John ducked down and darted for the door while the others were distracted. He dodged past the cook and the excited scullion and was outside before Michael could stop him.
In the street the crowd was more agitated than the scullion. Everyone was talking at once. “I told you he’d come!” someone kept repeating. Other people were asking more skeptically how he could have gotten through the enemy alone, and while holding his banner upright on a lance. Others were sure it was a trick. “If we open the gates to this rider, they’ll flood in!”
“How? He’s alone, with just one squire.”
A rider forced his way through the crowd, calling for them to make way. “I have a message for the Dowager Queen!” the man kept shouting. But they blocked his way, surrounding his horse and demanding his news.
“The Baron of Ibelin is approaching! Let me in!”
The crowd erupted into even more agitated discussion, but they let the rider continue to the main entrance, where he jumped down and disappeared inside. John was too far away to follow. Instead, he was trapped with the rest of the crowd, and from farther up the street the shouting had grown much louder. More: the shouting had turned to cheering. They were still shouting “Ibelin!” but it had become a chant. “Ib-lin! Ib-lin! Ib-lin!”
More people poured out of the houses and shops lining the street and crowded the balconies and the rooftops, trying to see what was going on. The cheers were coming nearer, growing louder. Everyone seemed to be shouting and waving, and John couldn’t see for all the people ahead of him. He pushed and squeezed, stamping on people’s feet and clawing his way forward, until he fought his way clear to the front. He looked up the street and could just make out two mounted men, the second of whom held upright a lance with the banner of Ibelin, but John had eyes only for the lead rider: it was his father!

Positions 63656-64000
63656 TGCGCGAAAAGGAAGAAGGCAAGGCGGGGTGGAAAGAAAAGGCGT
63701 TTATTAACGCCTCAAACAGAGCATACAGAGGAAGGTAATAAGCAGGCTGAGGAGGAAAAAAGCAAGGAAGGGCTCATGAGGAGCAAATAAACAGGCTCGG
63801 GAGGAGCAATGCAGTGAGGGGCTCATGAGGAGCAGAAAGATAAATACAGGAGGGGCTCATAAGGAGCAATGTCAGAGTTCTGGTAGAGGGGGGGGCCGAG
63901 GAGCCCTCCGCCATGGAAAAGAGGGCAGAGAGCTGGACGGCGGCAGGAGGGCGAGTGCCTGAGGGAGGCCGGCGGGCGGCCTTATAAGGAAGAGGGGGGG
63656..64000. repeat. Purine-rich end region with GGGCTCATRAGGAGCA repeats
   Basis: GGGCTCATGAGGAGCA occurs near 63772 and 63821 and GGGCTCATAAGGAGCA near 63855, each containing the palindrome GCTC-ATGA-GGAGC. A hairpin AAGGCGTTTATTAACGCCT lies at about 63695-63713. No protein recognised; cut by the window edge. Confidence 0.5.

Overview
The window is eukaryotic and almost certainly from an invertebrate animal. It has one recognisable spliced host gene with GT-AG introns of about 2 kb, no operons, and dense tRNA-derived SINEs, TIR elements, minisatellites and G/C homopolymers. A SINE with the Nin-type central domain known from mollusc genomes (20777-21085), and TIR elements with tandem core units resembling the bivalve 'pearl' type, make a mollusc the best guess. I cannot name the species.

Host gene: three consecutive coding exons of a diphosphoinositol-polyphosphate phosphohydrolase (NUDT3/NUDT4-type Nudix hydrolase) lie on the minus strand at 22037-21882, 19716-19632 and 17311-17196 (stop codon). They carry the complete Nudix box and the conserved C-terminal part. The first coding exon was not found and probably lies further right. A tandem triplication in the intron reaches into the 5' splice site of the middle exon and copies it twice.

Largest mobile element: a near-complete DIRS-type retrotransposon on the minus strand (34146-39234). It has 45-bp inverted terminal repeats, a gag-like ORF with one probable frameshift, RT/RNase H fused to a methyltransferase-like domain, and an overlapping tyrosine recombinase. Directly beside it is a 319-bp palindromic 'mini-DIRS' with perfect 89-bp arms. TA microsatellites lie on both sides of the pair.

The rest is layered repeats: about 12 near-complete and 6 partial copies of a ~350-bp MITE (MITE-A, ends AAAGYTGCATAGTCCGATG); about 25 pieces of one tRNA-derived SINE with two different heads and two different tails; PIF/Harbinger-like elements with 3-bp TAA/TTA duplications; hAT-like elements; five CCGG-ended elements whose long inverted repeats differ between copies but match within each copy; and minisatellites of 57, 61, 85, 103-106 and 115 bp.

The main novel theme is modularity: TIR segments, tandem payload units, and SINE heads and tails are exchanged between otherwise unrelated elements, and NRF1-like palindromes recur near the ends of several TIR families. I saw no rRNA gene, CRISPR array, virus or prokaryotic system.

John understood at once. His father had come to rescue them!
John wanted to run to him, but the crowds stood in his way. He shouted his father’s name and jumped up and down, but he was just one small child in a city awash with refugees and desperate residents. They all stood between him and his father: beggars and shopkeepers, refugees and priests, rich merchants and nuns who didn’t normally rub shoulders with the poor.
His father, meanwhile, was so completely surrounded by people that he was unable to advance another step. Scores of hands held his bridle so that the faithful Centurion fretted and tried to shake them off, while people clung to his father’s stirrups and Centurion’s trapper as well.
John could not hear what they were saying, but he understood their gestures. They did not understand that his father had come only to rescue his wife and children. They saw in the lord of Ibelin a nobleman, an experienced battle commander, the only lord to have fought his way out of the encirclement of Hattin with honor—not a father and husband. They saw him as the savior of Jerusalem itself.
That made John angry and frightened—because if his father stayed to defend Jerusalem, then he, his mother, his sisters, and his little brother would not be able to escape. His father had to say “no” to the others! He had to ignore them, and instead sweep John up onto his saddle and ride with him out of the city to safety.
John shouted and jumped up and down, trying to make himself seen and heard, until tears of frustration ran down his face. But it did no good.
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